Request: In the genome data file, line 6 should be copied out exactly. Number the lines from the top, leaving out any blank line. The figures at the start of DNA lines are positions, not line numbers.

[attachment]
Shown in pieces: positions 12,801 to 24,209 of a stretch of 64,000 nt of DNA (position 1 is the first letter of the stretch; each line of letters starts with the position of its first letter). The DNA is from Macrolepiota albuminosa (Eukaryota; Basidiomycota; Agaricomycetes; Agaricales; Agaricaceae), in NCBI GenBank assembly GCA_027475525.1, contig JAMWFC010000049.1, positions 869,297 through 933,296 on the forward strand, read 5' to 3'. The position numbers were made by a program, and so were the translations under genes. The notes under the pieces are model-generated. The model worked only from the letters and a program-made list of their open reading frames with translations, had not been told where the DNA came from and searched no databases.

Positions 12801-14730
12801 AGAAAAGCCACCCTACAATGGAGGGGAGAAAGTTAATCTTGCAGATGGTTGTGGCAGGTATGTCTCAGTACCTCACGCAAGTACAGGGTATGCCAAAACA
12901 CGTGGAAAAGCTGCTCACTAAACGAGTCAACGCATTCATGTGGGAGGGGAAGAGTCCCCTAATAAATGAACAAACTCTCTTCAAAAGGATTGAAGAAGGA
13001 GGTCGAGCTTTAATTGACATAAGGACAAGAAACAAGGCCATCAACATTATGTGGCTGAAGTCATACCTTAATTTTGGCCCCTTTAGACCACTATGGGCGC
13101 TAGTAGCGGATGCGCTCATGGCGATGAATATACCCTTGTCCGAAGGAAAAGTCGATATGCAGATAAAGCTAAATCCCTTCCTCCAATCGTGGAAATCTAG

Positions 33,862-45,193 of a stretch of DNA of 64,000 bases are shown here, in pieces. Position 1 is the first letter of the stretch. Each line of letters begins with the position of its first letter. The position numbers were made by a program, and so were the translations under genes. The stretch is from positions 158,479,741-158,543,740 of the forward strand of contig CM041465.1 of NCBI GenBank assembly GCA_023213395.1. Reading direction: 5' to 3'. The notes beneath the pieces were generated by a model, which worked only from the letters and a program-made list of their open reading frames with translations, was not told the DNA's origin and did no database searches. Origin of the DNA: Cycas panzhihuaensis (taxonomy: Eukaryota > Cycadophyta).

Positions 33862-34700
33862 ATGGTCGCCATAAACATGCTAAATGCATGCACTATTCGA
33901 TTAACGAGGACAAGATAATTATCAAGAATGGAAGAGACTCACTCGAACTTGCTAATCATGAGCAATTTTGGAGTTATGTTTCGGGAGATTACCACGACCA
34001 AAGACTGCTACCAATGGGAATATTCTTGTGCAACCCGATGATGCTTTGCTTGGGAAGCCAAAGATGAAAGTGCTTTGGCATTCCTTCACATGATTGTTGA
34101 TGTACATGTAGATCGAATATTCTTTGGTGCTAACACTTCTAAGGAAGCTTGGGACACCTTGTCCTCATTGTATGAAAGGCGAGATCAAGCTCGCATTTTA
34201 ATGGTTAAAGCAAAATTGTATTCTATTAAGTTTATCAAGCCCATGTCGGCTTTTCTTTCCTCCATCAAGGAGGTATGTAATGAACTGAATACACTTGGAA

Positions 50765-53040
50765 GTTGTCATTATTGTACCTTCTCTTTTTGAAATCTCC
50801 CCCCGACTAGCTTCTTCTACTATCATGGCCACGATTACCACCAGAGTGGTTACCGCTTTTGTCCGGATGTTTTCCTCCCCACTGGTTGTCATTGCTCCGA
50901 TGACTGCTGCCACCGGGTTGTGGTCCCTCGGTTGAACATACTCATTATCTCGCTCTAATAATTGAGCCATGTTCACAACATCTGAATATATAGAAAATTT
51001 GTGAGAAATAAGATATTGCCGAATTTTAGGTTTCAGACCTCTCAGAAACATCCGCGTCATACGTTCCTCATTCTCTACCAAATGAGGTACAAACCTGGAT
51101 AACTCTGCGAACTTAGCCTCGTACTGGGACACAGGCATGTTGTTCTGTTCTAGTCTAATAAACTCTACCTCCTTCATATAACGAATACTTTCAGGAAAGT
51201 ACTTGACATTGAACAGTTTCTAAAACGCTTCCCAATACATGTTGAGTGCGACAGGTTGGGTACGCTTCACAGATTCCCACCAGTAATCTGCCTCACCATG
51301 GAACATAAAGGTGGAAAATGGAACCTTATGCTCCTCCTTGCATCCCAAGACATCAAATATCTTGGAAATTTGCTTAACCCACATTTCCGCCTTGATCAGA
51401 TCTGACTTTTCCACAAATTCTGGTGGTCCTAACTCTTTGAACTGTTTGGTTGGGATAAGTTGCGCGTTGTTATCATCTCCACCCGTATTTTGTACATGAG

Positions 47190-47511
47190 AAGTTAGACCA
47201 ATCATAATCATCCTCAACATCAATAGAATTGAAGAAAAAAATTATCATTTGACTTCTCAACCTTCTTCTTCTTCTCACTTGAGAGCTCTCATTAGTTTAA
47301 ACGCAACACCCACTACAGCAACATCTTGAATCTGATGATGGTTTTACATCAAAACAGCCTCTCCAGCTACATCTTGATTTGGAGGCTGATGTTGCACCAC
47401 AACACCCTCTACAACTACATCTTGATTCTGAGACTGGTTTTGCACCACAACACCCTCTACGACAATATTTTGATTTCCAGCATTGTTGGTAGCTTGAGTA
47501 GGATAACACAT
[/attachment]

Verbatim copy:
13101 TAGTAGCGGATGCGCTCATGGCGATGAATATACCCTTGTCCGAAGGAAAAGTCGATATGCAGATAAAGCTAAATCCCTTCCTCCAATCGTGGAAATCTAG